Mario Alberto Chávez Cárdenas

Blog personal de fotografía y desarrollo de software


Building AI applications with Ruby

When ChatGPT came in popularity earlier this year I wasn’t that excited, actually I refrained myself from jumping in to it. Mainly because most of the day-to-day work I do is related to Fintechs and confidential data.

Then in April, this year, the LLaMA model was leaked into the Internet and things started to move quickly into the possibility of having private models. Tools like llama.cpp emerged but still, there was an impossibility to be able to use it in commercial applications.

Still, I started to follow the development of the Open-Source models. It was moving very fast, at times it was difficult to catch up. When the first models with commercial license appeared, it was the time for me to try to run a model locally.

Almost all documentation and tools were writing in and for Python. So, I had to learn a new set of tools. The first time that I successfully run a model in my Mac Mini M2 Pro was existing but disappointed at the same time, it was unbearably slow.

I continued learning, building tools with Ruby, and trying smaller models. Then lama.cpp released support for Apple’s Metal Performance Shaders (MPS) and a 7 billion parameters model like Vicuna was fast enough for my Mac Mini M2 Pro.

Also, I realized that for the applications that I had in mind, I didn’t need bigger models.

So, today I’m releasing a tool, Aoororachain that allows you to create AI Applications with Ruby.

Before explaining what is Aoororachain let me list the tools that I created over the time and that makes Aoororachain an opinionated tool.

  • Chroma gem. It is a client for Vector Database Chroma.
  • LLM Server. It is a Rack API application that wraps llama.cpp binary for running LLM models.
  • LLM Client. A Ruby client for the LLM Server API.

Aoororachain as I said before, is an opinionated way to build AI applications with Open-Source tools.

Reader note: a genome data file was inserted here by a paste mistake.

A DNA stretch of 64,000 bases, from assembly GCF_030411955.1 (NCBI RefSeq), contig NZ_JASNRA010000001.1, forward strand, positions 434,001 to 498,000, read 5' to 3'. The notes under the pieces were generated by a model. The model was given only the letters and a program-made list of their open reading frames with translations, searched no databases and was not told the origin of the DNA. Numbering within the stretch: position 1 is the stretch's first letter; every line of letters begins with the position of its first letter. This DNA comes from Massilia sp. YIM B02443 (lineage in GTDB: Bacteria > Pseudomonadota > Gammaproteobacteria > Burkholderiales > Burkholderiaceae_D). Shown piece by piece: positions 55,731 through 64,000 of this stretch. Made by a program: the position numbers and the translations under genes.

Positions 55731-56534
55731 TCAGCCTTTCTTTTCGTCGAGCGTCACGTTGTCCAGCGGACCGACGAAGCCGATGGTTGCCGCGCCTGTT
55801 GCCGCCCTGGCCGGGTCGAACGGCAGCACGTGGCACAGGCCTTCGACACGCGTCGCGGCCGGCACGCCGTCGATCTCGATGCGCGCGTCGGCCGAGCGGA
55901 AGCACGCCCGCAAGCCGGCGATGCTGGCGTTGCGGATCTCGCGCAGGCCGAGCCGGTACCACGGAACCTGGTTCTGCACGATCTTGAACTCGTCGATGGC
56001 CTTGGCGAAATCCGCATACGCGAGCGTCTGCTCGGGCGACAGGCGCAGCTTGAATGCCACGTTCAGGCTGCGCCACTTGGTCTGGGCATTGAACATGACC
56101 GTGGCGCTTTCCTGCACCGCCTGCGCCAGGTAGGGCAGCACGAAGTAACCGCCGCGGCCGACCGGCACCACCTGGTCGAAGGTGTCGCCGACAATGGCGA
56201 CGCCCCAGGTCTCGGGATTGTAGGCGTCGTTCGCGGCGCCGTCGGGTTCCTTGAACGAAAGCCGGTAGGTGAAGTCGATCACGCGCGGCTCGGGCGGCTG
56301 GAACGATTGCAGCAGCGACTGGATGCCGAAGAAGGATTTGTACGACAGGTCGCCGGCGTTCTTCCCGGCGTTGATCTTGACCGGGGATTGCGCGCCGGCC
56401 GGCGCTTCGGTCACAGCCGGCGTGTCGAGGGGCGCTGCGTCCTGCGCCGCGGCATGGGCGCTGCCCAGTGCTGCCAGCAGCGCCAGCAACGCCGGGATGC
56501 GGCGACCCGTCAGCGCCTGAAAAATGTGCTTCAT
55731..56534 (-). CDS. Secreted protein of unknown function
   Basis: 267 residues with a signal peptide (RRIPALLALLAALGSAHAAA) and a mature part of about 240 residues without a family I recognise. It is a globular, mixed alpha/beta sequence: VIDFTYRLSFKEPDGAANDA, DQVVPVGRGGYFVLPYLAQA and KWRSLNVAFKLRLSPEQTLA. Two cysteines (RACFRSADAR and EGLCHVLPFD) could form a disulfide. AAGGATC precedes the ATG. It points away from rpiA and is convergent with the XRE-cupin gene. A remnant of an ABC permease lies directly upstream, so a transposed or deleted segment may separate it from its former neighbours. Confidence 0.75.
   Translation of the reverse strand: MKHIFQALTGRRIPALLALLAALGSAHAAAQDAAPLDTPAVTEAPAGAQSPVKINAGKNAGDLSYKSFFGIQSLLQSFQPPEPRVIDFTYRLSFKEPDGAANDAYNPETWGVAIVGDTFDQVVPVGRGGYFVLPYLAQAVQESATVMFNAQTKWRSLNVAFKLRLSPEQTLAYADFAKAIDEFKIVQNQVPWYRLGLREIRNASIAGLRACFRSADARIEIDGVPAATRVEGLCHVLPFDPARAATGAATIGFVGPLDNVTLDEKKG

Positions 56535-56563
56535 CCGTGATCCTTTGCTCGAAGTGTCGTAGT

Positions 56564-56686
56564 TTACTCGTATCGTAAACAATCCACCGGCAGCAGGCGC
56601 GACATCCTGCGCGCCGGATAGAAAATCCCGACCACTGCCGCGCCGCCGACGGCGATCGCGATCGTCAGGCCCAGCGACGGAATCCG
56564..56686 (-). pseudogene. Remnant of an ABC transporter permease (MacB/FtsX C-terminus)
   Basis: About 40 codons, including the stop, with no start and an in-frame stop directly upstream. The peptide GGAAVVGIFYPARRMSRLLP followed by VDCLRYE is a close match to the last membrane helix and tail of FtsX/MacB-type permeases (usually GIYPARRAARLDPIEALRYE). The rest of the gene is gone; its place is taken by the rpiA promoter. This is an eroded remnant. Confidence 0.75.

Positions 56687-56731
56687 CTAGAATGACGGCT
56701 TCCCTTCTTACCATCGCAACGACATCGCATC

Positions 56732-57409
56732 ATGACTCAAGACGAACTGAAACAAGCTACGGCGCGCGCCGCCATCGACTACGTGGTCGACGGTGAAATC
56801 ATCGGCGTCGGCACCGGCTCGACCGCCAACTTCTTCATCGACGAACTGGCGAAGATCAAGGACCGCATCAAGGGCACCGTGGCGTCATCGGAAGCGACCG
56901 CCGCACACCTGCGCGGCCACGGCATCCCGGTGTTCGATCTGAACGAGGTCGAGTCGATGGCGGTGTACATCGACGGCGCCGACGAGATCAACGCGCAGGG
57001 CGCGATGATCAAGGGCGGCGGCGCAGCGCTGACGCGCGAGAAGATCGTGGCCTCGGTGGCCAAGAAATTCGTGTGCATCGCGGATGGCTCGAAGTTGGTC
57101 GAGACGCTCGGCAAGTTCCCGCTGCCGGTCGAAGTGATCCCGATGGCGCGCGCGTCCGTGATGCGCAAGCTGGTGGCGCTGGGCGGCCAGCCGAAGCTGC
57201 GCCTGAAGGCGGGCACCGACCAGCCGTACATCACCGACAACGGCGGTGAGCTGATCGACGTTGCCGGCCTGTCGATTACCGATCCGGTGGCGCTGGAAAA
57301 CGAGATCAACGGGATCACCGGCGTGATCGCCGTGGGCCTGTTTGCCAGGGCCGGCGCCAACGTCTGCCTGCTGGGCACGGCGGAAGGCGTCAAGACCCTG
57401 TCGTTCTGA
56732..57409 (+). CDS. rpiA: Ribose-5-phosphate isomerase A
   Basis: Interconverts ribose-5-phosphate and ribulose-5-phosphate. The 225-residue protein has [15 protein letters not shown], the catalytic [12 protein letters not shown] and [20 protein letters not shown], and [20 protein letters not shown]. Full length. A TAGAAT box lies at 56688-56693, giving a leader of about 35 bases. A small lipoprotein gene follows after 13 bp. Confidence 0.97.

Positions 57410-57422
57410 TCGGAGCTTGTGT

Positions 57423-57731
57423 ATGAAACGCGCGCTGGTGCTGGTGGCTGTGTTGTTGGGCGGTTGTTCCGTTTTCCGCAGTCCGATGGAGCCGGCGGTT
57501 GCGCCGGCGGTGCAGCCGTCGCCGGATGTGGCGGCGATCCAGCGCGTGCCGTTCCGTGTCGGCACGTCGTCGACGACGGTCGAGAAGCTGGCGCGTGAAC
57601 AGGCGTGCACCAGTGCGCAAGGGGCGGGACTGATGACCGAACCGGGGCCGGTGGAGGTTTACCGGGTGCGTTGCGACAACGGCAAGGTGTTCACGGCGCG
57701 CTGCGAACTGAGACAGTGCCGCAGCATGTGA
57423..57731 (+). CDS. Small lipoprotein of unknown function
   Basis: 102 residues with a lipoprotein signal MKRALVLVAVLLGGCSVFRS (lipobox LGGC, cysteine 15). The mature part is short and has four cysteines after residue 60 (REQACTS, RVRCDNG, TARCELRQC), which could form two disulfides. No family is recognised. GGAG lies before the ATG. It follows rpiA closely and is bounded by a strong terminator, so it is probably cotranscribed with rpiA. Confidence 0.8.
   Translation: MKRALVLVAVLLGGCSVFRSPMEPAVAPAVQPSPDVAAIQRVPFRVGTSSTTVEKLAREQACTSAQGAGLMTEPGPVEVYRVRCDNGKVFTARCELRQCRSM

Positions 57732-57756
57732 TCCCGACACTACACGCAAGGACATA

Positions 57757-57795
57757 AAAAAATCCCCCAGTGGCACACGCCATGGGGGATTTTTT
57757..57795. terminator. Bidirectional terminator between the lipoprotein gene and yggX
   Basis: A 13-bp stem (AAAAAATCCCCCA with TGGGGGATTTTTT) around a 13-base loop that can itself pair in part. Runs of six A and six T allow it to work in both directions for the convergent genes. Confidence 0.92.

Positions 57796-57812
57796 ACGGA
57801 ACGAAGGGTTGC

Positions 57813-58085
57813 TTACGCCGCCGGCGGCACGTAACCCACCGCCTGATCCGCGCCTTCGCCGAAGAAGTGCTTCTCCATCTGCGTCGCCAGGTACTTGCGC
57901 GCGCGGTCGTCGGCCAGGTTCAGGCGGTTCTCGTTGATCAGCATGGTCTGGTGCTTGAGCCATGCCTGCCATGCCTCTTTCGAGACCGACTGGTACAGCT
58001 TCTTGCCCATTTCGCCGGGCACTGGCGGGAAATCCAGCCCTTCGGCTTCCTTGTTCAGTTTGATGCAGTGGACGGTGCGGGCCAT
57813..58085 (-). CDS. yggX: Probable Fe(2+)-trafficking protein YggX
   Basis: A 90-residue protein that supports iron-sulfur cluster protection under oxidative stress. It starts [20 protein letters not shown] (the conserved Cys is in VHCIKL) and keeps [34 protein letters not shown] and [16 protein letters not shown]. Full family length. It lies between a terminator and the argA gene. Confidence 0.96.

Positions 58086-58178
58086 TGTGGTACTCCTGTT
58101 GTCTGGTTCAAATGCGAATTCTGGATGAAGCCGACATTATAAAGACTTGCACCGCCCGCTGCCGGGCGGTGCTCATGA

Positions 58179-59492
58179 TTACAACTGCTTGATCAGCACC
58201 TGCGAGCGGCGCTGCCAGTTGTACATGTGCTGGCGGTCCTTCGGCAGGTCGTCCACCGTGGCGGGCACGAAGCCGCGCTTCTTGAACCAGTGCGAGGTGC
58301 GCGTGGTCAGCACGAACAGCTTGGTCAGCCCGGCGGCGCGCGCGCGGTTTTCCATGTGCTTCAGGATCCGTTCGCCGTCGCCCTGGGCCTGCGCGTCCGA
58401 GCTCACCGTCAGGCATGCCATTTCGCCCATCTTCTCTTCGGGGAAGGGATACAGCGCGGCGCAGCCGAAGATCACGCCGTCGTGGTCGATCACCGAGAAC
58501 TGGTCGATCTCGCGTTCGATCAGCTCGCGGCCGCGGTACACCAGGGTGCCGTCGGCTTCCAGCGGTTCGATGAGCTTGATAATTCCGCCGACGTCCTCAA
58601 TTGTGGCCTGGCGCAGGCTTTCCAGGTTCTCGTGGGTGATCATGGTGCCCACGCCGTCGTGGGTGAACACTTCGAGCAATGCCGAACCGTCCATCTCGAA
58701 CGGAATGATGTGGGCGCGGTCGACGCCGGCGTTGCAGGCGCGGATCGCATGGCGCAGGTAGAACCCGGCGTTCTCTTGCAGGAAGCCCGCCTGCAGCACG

For example, if you want to query your own documents, it helps you to create embeddings of them and store the vectors in the Chroma database. To create the embeddings, it uses a glue with Python for different embedding models.

Instead of going with a code example here, I ask you to look at the README file and the two Jupyter Notebooks that are part of the project for more information on how to use it.

Jupyter notbook to load data.
Jupyter notbook to query data.

But I’ll close this post with videos of three different applications using Aoororachain.

The first application is a chat, where you can query Ruby 3.2 documentation and get responses and examples. Unfortunately, Ruby’s documentation lacks of explanation details, and I’m not saying this as a critic of all the people that work on it, but for some topics the LLM was unable to make sense of it.

The second application, is a chat where you can query the Mexico’s Fintech law.

The last application is a support chat for a fictitious Fintech company, where clients can ask for information about their credits, like next payment date, payments information, summaries, and what could happen if they fall behind with their payments.

NOTE: All videos are accelerated while waiting for a response. The wait time was about 30 seconds with a 13 billion parameters model.

If you are looking to try AI in a private environment, I hope that these tools can be useful for you. If you try them and find a bug or find a way to improve them, please send a pull request.